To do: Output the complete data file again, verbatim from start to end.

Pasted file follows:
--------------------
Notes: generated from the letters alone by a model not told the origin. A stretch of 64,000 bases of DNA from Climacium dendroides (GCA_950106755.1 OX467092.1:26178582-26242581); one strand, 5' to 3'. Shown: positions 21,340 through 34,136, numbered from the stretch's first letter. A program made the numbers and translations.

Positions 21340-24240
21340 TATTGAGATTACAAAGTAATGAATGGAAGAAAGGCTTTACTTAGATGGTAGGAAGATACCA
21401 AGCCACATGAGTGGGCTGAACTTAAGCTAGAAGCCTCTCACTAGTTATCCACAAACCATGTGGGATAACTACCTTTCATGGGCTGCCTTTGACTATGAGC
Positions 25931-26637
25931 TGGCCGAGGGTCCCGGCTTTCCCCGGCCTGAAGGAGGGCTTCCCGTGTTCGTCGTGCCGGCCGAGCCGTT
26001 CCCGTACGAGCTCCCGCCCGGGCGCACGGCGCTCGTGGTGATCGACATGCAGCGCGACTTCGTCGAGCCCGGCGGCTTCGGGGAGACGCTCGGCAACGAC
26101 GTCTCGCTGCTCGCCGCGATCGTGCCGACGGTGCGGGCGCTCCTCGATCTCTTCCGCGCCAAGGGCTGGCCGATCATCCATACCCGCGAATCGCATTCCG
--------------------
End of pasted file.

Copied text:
Notes: generated from the letters alone by a model not told the origin. A stretch of 64,000 bases of DNA from Climacium dendroides (GCA_950106755.1 OX467092.1:26178582-26242581); one strand, 5' to 3'. Shown: positions 21,340 through 34,136, numbered from the stretch's first letter. A program made the numbers and translations.

Positions 21340-24240
21340 TATTGAGATTACAAAGTAATGAATGGAAGAAAGGCTTTACTTAGATGGTAGGAAGATACCA
21401 AGCCACATGAGTGGGCTGAACTTAAGCTAGAAGCCTCTCACTAGTTATCCACAAACCATGTGGGATAACTACCTTTCATGGGCTGCCTTTGACTATGAGC
Positions 25931-26637
25931 TGGCCGAGGGTCCCGGCTTTCCCCGGCCTGAAGGAGGGCTTCCCGTGTTCGTCGTGCCGGCCGAGCCGTT
26001 CCCGTACGAGCTCCCGCCCGGGCGCACGGCGCTCGTGGTGATCGACATGCAGCGCGACTTCGTCGAGCCCGGCGGCTTCGGGGAGACGCTCGGCAACGAC
26101 GTCTCGCTGCTCGCCGCGATCGTGCCGACGGTGCGGGCGCTCCTCGATCTCTTCCGCGCCAAGGGCTGGCCGATCATCCATACCCGCGAATCGCATTCCG